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Malick Sidibé was a photographer known for his black-and-white images chronicling the exuberant lives and culture, often of youth, in his native Bamako, Mali in the 1950s, ‘60s, and ‘70s. Sidibé’s work documents a transitional moment as Mali gained its independence and transformed from a French colony steeped in tradition to a more modern independent country looking toward the West. He captured candid images in the streets, nightclubs, and sporting events and ran a formal portrait studio.
In a 2010 interview with John Henley in The Guardian, Sidibé explained, “To be a good photographer you need to have a talent to observe and to know what you want. You have to choose the shapes and the movements that please you, that look beautiful. Equally, you need to be friendly, sympathique. It's very important to be able to put people at ease. It's a world, someone's face. When I capture it, I see the future of the world. I believe with my heart and soul in the power of the image, but you also have to be sociable. I'm lucky. It's in my nature."
Sidibé was born in Mali in 1936, where he was based. His work has been exhibited extensively. In 2012, the DePaul University Art Museum, Chicago, organized an exhibition titled Studio Malick in collaboration with Gwinzegal/diChroma Photography that traveled to Cornell Fine Arts Museum at Rollins College, Florida, and to the Frances Lehman Loeb Art Center at Vassar College in Spring 2014. In 2008, a solo exhibition was organized by Fotografiemuseum (FOAM), Amsterdam, the Netherlands. It traveled to Musée Nicéphore Niépce, Chalon-sur Saône. Both solo exhibitions were accompanied by catalogs. In 2008, his work was also shown at the University Art Gallery at the University of San Diego, California.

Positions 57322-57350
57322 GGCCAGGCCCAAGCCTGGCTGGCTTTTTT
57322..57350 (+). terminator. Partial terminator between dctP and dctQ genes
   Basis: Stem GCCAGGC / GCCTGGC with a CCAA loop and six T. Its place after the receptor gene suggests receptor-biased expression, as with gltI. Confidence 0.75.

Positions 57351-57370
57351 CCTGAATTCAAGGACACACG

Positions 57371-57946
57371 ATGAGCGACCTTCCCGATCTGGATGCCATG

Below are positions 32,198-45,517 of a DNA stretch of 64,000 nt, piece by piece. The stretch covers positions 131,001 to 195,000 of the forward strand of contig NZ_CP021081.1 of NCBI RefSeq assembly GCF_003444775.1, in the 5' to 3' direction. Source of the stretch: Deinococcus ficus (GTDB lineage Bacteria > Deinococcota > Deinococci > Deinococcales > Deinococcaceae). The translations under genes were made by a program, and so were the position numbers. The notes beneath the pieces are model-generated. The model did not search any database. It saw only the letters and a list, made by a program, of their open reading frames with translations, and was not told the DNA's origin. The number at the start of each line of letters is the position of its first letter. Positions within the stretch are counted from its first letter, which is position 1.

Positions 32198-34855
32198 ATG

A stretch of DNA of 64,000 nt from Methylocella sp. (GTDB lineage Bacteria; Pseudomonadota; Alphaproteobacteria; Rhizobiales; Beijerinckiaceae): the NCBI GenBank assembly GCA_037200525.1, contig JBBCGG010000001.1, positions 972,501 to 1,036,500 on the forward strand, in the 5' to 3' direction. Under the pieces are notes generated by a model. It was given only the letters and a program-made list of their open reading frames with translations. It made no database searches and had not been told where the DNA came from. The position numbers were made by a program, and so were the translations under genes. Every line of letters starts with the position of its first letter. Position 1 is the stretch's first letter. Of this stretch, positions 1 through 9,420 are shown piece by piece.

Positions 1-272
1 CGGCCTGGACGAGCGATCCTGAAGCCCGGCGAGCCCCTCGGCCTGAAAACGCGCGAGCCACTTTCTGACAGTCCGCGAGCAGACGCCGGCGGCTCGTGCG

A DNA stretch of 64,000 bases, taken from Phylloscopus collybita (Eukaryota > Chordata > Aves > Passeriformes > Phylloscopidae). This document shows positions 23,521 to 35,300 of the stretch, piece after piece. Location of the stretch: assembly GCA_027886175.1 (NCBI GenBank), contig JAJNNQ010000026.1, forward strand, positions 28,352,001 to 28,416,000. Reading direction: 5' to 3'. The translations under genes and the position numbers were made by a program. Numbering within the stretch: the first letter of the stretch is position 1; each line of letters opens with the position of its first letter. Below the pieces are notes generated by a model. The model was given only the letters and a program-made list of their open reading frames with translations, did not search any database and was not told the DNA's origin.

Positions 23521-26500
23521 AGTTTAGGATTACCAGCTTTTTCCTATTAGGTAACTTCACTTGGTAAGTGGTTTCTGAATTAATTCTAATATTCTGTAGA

Sidibé has work in numerous public and private collections including the Museum of Modern Art, New York, the Metropolitan Museum of Art, New York, the Getty Museum, California, the Brooklyn Museum, New York, the San Francisco Museum of Modern Art, California, the Baltimore Museum of Art, Maryland, the Birmingham Museum of Art, Alabama, the Philadelphia Museum of Art, Pennsylvania, and the Rhode Island School of Design Museum. He was awarded the International Center of Photography Infinity Award for Lifetime Achievement (2008), the Golden Lion for Lifetime Achievement Award by the Board of La Biennale di Venezia (2007) when he was included in Think with the Senses Feel with the Mind, curated by Robert Storr at the 52nd Annual Venice Biennale, and the Hasselblad Award (2003).
Jack Shainman Gallery has represented Sidibé since 2002. Solo exhibitions at the gallery include Love Power Peace (2018), and four self-titled exhibitions in 2016, 2014, 2011, and 2005 respectively.